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Acute bandwidth shortage looming, study finds

An independent Global Bandwidth Study, commissioned by CIP Technologies, has revealed that the bandwidth glut is hi...


July 16, 2008  


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An independent Global Bandwidth Study, commissioned by CIP Technologies, has revealed that the bandwidth glut is history and the world’s consumers are facing a bandwidth famine.

According to CIP, due to huge changes in network content and social behaviours, the bandwidth demand is set to exceed 160 Tbits/s by 2010 an annual demand that exceeds the equivalent of the combined broadband network usage of the previous decade (1998-2008).

The study concluded that a significant investment is needed to ensure that businesses can share large files and send high quality images (for health, design and videoconferencing purposes) and home users are able to access and enjoy high definition internet television (IPTV), on-line gaming and other services requiring large data transfers at high speed such as video-clip and image sharing.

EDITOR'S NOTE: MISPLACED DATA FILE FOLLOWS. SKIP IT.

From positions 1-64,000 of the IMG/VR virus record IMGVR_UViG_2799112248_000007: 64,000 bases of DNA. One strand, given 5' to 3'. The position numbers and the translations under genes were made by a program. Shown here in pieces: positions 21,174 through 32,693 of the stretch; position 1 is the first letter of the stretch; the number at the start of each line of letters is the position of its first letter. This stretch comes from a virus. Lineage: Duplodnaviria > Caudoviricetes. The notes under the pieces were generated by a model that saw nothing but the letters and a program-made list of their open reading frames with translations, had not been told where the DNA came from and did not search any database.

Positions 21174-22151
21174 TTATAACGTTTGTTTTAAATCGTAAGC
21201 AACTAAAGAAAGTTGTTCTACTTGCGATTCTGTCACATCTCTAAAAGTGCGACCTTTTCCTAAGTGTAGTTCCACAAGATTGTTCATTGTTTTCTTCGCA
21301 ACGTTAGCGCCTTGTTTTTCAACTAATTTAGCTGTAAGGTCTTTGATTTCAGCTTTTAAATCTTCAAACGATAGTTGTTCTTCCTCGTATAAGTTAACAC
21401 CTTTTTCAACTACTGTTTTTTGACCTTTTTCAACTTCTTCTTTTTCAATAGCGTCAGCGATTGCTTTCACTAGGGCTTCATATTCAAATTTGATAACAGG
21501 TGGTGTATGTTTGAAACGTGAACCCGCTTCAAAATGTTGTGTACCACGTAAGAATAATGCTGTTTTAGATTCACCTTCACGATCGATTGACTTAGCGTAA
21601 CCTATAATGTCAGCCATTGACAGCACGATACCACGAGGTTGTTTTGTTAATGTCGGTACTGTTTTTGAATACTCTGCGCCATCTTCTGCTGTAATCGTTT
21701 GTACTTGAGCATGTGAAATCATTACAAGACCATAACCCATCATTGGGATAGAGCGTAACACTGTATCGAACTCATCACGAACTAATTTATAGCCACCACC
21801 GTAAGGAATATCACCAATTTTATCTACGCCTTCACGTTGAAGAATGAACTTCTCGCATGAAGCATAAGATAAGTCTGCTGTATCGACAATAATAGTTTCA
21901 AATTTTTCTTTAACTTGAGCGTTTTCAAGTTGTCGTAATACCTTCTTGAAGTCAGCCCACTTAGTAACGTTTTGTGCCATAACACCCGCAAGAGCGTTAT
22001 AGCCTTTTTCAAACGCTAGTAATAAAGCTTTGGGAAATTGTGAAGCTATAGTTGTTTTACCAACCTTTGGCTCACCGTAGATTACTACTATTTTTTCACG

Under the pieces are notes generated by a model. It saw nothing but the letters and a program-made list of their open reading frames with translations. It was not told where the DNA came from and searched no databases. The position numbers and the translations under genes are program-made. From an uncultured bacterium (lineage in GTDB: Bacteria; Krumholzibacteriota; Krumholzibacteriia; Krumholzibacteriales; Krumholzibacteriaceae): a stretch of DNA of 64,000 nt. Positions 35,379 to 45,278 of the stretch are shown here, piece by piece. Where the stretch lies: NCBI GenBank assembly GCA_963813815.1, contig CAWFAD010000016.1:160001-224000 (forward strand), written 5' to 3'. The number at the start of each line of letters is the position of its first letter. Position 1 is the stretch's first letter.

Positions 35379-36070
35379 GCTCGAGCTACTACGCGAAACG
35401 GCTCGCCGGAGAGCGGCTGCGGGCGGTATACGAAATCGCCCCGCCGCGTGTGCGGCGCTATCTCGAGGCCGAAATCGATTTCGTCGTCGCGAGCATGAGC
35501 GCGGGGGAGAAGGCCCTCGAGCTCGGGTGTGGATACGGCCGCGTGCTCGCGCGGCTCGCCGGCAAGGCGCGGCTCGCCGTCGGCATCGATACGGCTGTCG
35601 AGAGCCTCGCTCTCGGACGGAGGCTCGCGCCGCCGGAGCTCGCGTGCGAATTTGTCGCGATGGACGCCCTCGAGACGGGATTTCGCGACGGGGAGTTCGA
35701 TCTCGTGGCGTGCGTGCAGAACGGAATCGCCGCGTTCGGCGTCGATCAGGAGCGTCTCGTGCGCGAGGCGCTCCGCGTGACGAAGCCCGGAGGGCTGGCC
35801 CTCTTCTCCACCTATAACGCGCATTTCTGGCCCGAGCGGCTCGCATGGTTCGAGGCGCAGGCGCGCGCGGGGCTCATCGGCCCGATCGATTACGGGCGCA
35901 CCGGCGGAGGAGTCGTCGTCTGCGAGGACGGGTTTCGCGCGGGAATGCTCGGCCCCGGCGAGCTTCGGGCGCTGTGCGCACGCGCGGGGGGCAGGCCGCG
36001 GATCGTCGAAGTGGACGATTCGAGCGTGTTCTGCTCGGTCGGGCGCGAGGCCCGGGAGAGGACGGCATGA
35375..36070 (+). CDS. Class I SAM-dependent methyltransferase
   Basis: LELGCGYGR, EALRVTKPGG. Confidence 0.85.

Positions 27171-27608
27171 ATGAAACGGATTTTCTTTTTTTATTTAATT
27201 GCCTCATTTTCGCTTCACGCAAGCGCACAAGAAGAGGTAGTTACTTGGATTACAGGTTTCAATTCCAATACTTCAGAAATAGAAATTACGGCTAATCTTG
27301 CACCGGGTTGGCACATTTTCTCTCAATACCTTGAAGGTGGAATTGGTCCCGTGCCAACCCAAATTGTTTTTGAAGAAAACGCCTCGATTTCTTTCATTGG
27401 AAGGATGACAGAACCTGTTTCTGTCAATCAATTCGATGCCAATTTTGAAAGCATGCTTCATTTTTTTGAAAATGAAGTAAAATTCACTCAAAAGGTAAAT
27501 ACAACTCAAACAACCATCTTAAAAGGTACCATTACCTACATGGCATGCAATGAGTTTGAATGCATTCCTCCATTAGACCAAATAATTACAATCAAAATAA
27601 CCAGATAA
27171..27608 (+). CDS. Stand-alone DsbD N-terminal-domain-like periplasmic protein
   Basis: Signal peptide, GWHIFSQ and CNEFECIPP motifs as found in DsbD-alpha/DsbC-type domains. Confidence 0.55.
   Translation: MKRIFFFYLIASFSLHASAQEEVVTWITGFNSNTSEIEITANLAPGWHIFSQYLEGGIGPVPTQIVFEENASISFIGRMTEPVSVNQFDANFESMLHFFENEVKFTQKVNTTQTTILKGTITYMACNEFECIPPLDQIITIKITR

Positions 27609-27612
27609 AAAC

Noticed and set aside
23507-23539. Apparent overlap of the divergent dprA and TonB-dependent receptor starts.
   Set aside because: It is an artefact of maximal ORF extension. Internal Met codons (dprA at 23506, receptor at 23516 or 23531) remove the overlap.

“The Global Bandwidth Study demonstrates that current telecom networks will be unable to cope with the scaling demands for bandwidth,” said David Smith, chief technology officer for CIP.

“A step-change in technology is needed that can not only deliver this bandwidth demand at economic cost but also significantly reduce the amount of energy required to power and cool it. The current technology will be physically too large and energy-hungry to deliver the levels of bandwidth growth demanded by users.

“A new technology is required that will help deliver the bandwidth and support the telcos’ challenge to reduce costs and their carbon footprint. CIP believes that photonic integration will be increasingly the way forward to provide the step change cost reduction per unit bandwidth necessary to economically meet projected demand.”